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Weekly Drug News Round-Up: December 27, 2017

FDA Clears Giapreza for Dangerous Low Blood Pressure

In shock, blood pressure drops so low that the brain, kidneys and other vital organs don’t received adequate blood flow Read More…

The FDA has approved Giapreza (angiotensin II) injection for intravenous infusion to increase blood pressure in adults with septic or other distributive shock. Giapreza, from La Jolla Pharmaceutical, is a synthetic human angiotensin II vasoconstrictor. In studies of 321 patients with shock and a critically low blood pressure, significantly more patients responded to treatment with Giapreza compared to placebo. Giapreza effectively increased blood pressure when added to conventional treatments (fluid and vasopressor therapy such as catecholamines and/or vasopressin) used to raise blood pressure. Giapreza can cause dangerous blood clots with serious consequences; prophylactic treatment for blood clots should be used.

Asthma-Related Death Boxed Warning Removed from Combo Inhalers

The Boxed Warning, the most prominent warning, about asthma-related death has been removed from these drug labels Read More...

In 2011, the FDA required that drug companies that market long-acting beta agonists (LABAs) in combination with inhaled corticosteroids (ICS) conduct trials to evaluate the safety of these agents. After review of four large studies, the FDA has determined that treating asthma with ICS/LABA does not result in significantly more serious asthma-related side effects than treatment with ICS alone. Four trials also assessed efficacy of the ICS/LABA products, and demonstrated that the ICS/LABA combination reduced asthma exacerbations compared to ICS alone. Using LABAs alone without an ICS for asthma is linked with an increased risk of asthma-related death and this Boxed Warning will remain on single ingredient LABA medicine. Labels on combo inhalers such as Advair, Breo Ellipta, Dulera, AirDuo, and Symbicort will be updated.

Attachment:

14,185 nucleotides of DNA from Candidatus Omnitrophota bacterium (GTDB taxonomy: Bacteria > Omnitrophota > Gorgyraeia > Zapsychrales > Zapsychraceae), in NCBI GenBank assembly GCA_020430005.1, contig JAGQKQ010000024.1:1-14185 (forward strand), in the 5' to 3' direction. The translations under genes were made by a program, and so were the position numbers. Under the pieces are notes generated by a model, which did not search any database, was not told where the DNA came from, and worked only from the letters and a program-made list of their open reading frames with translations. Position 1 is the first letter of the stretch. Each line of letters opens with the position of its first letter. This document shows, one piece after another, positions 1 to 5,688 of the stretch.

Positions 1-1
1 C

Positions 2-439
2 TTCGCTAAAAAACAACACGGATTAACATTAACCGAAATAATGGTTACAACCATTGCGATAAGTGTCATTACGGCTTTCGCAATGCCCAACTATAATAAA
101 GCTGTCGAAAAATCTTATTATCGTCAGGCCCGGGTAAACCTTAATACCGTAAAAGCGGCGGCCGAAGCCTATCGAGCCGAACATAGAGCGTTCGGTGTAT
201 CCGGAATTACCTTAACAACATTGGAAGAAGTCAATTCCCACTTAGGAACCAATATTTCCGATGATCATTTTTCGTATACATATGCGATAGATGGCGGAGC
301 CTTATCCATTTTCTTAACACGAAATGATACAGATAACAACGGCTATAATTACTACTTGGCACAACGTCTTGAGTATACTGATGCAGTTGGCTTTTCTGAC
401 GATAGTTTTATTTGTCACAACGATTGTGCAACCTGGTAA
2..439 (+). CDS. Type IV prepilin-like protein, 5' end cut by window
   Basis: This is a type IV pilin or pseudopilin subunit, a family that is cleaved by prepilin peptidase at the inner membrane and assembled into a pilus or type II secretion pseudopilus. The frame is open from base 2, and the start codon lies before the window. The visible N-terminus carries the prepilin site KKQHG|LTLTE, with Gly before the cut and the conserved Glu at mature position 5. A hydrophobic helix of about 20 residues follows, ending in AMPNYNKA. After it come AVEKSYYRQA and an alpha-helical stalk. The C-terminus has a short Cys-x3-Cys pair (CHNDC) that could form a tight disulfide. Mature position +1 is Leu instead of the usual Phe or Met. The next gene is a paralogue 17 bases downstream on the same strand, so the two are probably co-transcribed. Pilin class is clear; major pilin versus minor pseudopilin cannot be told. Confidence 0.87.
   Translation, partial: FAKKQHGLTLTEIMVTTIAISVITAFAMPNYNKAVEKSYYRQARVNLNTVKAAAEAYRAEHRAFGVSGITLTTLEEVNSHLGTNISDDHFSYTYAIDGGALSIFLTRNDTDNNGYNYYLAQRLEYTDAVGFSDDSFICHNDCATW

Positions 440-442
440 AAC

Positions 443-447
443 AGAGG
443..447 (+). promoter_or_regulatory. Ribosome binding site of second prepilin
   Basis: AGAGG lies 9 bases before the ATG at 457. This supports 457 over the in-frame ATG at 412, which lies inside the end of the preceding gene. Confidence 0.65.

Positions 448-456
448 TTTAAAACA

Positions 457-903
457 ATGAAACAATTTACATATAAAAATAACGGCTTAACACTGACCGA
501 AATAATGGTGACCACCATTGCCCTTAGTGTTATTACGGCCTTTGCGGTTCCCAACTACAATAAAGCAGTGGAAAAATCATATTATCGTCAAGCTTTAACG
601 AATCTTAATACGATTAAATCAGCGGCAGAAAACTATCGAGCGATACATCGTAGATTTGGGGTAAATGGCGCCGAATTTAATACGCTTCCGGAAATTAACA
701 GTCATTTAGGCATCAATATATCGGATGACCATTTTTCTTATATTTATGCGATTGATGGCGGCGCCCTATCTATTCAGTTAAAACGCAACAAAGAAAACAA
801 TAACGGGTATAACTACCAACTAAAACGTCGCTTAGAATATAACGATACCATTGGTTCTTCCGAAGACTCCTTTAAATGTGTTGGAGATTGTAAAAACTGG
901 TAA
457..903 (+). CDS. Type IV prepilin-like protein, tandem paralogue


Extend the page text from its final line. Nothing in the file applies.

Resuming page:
Prexxartan Approved as First Oral Liquid for Valsartan in U.S.

Valsartan was first FDA-approved in 2001 as Diovan Read More...

The FDA has approved Medicure's  Prexxartan (valsartan), an angiotensin II receptor blocker (ARB) oral solution indicated for the treatment of hypertension (high blood pressure), heart failure, and left ventricular dysfunction following myocardial infarction (heart attack). The FDA approval of Prexxartan makes it the first approved oral liquid dosage form of the angiotensin II receptor blocker (ARB) valsartan in the U.S. Prexxartan is expected to launch into the marketplace during the first half of 2018. Valsartan is also available in a brand (Diovan) and generic tablet formulation, too.

Omidria Use Expanded for Pediatric Patients

Omidria also is the only NSAID-containing product FDA-approved for intraocular use Read More...

Omidria (ketorolac and phenylephrine), originally approved in 2014, is an anti-inflammatory and mydriatic combination added to irrigation solution during cataract surgery and intraocular lens replacement procedures. Omidria prevents intraoperative miosis (pupil constriction) and reduces postoperative pain. The FDA has now expanded the approved use to include pediatric patients (ages birth through 17 years old). Success in this patient population was demonstrated in a clinical study with 78 pediatric patients randomized to either Omidria or phenylephrine administered intraoperatively. Omeros Corporation has now gained an added six-month extension of market exclusivity with Omidria.

FDA Alert: New Class Warning for Gadolinium-Based Contrast Agents

Gadolinium retention has not been directly linked to adverse health effects in patients with normal kidney function Read More...

Gadolinium-based contrast agents (GBCAs) are used with medical imaging devices called magnetic resonance imaging (MRI) scanners to examine the body for problems such as cancer, infections, or bleeding. Gadolinium, a heavy metal, may remain in the body and brain for months to years. The FDA is now requiring safety updates and a new class warning for all GBCAs for MRI. To date, the only known adverse health effect related to gadolinium retention is a rare condition called nephrogenic systemic fibrosis (NSF) that may occur with pre-existing kidney failure. FDA also received reports of adverse events involving multiple organ systems in patients with normal kidney function., but a causal association has not been established.

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